With nothing else to do, I decide to investigate all that rubble lying around once again. Digging in the rubble turns out to be the solution, and I find a gold watch buried in the 20 foot pile that once was Fremont Avenue. The same treatment works for the masonry that used to be the stairway leading up to the grand opera house. I find an iron box there which is locked. Once again, the crowbar is no help at all. However, I think I know what that gold watch is for. Although I desperately need the cash I could sell it for, I need to bribe that soldier first. He takes the watch and I can now move on to Telegraph Hill where I can see many fires and a locked iron gate to the east.
Two locks and no key make Earthquake a dull game. However, there’s a hidden exit to the south leading me into a narrow side street. Looking reveals nothing new but listening now lets me perceive a child’s voice crying from above. When I look up, his father pleads with me to save his child because his arm is broken. Without hesitation I climb up to the second floor window, grab the small child and climb back down. The father thanks me, takes the child and leaves. While I would think that this is a reward in itself, I’m still playing an adventure game here! Fortunately, the child drops a gold key which I can pick up. It’s the wrong key for the iron gate but maybe it’s the right one for the iron box.
Of course it is. I swap the gold key for a silver key and head back to the iron gate which I can now unlock. This leads me to the crest of another hill. Below me, the shattered city burns. I can see the bay from there, and soldiers start fires hoping to contain the blaze. Moving east, there’s a steep street but a burning building blocks my way. The heat is terrific, and this screen only goes to show that it pays to use all of the words from the descriptions in this game. Looking at the street reveals a manhole. I can lift its cover to enter a storm drain but this seems to be a hideout for a later event or something. Maybe it’s even a maze. Nothing changes when I move around, and I don’t find any other locations.
I try some more exits from the other locations in case I’ve missed something on my first walkabout. It’s a bit of a nuisance that I have to unlock the iron gate every time. South of the narrow side street where I rescued the small child from the burning building I find another exit I have previously overlooked. This is a dead end but when I look suddenly I am buried beneath a collapsed building. At first I think that I’ve found a deathtrap but I can actually still interact with the parser. It tells me that it’s dark and I’m buried but maybe someone will hear me. Shouting does the trick and a voice from above tells me “I hear you..” A soldier digs me out and then runs after a looter, leaving me alone in the narrow street. I look at the rubble again and find that the street is full of lumber, and I can even pick up some of it when I look at the lumber once more. Unfortunately, this would exceed my inventory limit of six items. I decide to get rid of the crowbar as it was of no use to me howsoever. And I’ve decided to turn this into a little game for those who read the introduction all the way to the ending: Apart from guessing the final score, you can guess whether I will need the crowbar to finish the game or not. I’ll make a random decision among those who were right and award them ten extra CAPs. How does that sound?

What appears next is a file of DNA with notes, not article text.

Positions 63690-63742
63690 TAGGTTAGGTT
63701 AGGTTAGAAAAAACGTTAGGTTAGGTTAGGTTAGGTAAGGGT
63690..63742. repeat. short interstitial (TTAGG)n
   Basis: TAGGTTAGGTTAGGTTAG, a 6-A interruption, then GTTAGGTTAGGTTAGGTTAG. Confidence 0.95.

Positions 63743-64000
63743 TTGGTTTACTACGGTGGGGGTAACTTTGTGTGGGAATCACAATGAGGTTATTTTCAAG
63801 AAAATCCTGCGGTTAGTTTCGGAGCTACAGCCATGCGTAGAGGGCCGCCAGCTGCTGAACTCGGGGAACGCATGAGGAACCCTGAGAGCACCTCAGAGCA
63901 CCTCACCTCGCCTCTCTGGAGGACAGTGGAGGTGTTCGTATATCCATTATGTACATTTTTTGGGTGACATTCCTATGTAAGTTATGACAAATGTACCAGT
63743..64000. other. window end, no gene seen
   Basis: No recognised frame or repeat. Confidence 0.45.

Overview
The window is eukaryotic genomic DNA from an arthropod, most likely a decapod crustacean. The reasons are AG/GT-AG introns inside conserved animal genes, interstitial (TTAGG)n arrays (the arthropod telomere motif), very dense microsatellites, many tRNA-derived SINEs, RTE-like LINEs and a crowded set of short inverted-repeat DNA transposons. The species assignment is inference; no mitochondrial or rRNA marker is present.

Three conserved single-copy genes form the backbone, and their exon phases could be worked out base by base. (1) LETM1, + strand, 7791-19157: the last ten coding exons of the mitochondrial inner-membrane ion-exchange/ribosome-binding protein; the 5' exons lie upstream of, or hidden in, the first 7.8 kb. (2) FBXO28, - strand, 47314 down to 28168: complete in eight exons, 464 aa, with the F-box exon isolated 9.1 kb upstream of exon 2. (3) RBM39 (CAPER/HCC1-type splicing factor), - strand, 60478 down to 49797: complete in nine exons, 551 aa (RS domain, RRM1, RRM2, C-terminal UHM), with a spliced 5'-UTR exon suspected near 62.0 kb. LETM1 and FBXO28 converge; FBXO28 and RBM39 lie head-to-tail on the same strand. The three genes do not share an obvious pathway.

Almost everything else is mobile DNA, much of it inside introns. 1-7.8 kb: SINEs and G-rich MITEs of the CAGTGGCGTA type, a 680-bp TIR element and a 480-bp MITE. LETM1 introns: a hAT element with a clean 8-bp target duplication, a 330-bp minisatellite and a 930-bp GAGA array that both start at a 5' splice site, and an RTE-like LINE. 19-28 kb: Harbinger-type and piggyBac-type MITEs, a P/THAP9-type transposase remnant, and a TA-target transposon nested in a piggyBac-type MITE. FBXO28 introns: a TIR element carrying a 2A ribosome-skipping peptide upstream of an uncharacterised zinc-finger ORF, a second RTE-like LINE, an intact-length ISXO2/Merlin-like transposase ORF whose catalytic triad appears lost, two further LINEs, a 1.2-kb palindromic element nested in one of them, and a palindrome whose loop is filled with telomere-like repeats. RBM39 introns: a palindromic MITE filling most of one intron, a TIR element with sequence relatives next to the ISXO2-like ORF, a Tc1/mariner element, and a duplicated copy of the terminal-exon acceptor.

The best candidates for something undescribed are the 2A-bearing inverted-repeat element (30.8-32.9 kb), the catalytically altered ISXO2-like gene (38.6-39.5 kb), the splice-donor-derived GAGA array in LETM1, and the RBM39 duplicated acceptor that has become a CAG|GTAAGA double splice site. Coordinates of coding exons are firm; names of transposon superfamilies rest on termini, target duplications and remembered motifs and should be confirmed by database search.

Session time: 1 hr
Total time: 1 hr
Note Regarding Spoilers and Companion Assist Points: There’s a set of rules regarding spoilers and companion assist points. Please read it here before making any comments that could be considered a spoiler in any way. The short of it is that no CAPs will be given for hints or spoilers given in advance of me requiring one. As this is an introduction post, it’s an opportunity for readers to bet 10 CAPs (only if they already have them) that I won’t be able to solve a puzzle without putting in an official Request for Assistance: remember to use ROT13 for betting. If you get it right, you will be rewarded with 20 CAPs in return. It’s also your chance to predict what the final rating will be for the game. Voters can predict whatever score they want, regardless of whether someone else has already chosen it. All correct (or nearest) votes will go into a draw.